The most challenging thing about my job is being a boss right now during the pandemic. When you run a company, you know you’re signing up for unforeseen challenges, but you can’t anticipate anything like this. Cannabis has been deemed an essential business in California, which means we are fortunate to be able to continue operating and providing patients with their medicine, but it also means additional challenges and responsibility to ensure our employees and our customers are safe.
What is the best thing about your job?
The best thing about my job is being able to be a leader in sustainability. Cannabis has unique properties that make it a particularly environmentally friendly product IF, and only if, grown the right way — outdoors, in live soil, using the sun, rain, cover crop and some organic compost only. Regenerative agriculture has the potential to shift the trajectory of climate change and cannabis can lead the way. Being able to spend a couple days a week at the farm getting my hands dirty isn’t too bad either.
Do you feel the cannabis industry is any more supportive of women than more traditional businesses?
I began my career in retail with many strong, smart womenmentors to look up to. But the tech world was far from that. Cannabis is definitely more supportive of female entrepreneurs than most industries and the best part is, some of the most successful companies right now in California are run by women. However, there are challenges, as well. At my upcoming SXSW panel Overcoming Bias in a Limited Capital Industry, alongside my colleagues Imelda Walavalkar of Pure Beauty and attorney Amy Margolis of the Initiative, we’ll be focusing on equity, women and BIPOC in executive positions, changing the composition of Boards, and raising capital under extraordinary conditions, as well as sharing personal experiences.
What force will determine the future of the cannabis industry?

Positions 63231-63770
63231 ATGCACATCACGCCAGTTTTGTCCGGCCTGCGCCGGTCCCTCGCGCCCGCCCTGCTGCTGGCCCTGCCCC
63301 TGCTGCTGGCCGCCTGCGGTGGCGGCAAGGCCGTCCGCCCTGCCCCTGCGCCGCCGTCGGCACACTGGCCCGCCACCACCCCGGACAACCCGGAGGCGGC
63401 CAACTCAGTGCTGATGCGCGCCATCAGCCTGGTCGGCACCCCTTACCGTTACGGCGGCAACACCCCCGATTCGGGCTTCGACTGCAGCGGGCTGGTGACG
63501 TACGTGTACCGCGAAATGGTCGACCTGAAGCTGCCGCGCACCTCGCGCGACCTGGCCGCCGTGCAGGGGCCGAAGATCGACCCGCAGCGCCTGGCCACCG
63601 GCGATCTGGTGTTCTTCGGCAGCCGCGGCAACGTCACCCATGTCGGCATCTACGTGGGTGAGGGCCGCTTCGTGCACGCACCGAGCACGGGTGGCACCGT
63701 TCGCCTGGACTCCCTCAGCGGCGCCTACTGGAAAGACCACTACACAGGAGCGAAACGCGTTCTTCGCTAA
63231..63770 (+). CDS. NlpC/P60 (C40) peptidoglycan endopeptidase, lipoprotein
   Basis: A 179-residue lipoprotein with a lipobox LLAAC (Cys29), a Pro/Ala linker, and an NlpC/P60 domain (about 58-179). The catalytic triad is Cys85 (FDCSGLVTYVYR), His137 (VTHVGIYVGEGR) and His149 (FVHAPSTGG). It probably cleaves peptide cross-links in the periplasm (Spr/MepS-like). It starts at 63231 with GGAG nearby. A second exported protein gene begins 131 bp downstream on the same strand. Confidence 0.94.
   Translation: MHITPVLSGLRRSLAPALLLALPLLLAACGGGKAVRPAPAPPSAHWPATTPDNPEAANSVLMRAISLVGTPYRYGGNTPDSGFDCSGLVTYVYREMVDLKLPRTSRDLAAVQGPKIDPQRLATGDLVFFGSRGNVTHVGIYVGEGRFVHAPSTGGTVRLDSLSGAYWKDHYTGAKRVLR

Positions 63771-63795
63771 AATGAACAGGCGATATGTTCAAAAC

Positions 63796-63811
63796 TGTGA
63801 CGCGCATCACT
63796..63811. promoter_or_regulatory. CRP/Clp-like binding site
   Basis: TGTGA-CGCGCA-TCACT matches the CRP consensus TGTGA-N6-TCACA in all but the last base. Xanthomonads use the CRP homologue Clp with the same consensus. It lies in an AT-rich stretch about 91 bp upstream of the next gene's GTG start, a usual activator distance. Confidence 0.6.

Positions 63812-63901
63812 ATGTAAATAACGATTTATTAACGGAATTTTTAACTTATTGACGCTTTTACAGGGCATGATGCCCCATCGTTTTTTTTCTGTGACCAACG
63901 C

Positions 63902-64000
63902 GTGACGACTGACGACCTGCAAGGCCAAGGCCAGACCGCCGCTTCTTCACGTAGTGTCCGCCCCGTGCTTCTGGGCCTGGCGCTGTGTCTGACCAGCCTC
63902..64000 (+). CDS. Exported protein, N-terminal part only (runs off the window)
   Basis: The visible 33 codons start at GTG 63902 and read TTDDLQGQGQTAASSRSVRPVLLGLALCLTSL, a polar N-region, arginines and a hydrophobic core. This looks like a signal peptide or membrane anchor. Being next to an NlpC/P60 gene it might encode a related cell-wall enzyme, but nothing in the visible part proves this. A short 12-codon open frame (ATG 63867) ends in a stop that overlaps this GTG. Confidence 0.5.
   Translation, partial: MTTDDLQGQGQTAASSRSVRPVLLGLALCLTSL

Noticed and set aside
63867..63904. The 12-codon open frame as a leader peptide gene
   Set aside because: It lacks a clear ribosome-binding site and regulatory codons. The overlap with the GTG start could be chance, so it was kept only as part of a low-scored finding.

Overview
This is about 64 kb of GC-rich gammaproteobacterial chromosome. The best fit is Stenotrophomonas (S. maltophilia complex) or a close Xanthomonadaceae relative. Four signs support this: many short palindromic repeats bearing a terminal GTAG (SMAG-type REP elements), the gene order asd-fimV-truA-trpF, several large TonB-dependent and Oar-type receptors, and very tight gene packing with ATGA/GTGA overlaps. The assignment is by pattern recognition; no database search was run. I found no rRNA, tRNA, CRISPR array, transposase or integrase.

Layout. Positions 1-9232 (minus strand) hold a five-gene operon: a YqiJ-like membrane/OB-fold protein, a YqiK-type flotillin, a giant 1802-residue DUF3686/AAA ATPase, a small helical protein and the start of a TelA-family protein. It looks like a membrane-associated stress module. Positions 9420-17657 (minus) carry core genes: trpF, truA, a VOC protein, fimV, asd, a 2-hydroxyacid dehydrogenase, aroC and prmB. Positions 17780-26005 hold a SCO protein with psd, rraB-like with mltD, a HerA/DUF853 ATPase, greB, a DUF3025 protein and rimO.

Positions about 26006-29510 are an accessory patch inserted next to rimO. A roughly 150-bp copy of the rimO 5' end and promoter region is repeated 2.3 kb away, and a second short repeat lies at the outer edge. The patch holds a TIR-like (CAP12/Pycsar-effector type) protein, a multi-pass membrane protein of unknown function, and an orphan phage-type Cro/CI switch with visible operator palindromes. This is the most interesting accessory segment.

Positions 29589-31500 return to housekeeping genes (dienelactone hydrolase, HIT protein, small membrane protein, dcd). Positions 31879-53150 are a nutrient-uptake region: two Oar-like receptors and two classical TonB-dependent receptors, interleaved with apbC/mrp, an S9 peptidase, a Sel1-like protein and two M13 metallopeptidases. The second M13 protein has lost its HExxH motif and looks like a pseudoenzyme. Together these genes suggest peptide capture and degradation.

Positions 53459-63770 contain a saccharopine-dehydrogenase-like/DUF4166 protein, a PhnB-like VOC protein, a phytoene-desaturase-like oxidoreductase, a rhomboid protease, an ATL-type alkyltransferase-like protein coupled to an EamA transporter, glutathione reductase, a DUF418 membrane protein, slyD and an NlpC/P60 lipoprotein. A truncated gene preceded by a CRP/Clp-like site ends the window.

Brands. Right now there isn’t much brand loyalty as consumers are still exploring the legal cannabis market and taking what they can get from their local dispensary or delivery service. As the industry matures and consumers have more access and experience, we will begin to see branding matter, marketing campaigns move the needle and consumers beginning to gravitate to brands that fit their overall lifestyle.
What’s your preferred method of cannabis intake?
I prefer vaporizing flower in my PAX 2 vaporizer or smoking pre-rolls, and have also started getting intro microdosing with edibles recently. There are a few edibles brands in California that have really gotten the flavor right which is both wonderful and dangerous (I want to eat more than my dose!).
How do you currently use cannabis?
I use cannabis to decompress and that’s usually in the form of a pre-roll because there is something about the act of rolling it that contributes to the calm. Before bed, I typically vaporize flower in my PAX because I feel comfortable vaporizing indoors and being in bed already relaxed makes all the difference. For my migraines, I use a combination of topicals, tablets and flower at the first sign of an attack.
Complete this sentence: The one thing I hope for the future of the cannabis industry is….that there is room for all who have good intentions.